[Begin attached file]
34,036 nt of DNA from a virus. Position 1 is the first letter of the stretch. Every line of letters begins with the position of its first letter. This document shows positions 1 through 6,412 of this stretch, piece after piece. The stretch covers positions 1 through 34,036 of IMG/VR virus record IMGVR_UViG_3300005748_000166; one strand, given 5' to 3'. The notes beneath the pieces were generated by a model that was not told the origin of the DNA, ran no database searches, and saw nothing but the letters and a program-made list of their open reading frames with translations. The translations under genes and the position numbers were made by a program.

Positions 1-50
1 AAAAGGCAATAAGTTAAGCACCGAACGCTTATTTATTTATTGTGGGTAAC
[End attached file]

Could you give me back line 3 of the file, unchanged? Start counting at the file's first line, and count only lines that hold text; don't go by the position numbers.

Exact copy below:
1 AAAAGGCAATAAGTTAAGCACCGAACGCTTATTTATTTATTGTGGGTAAC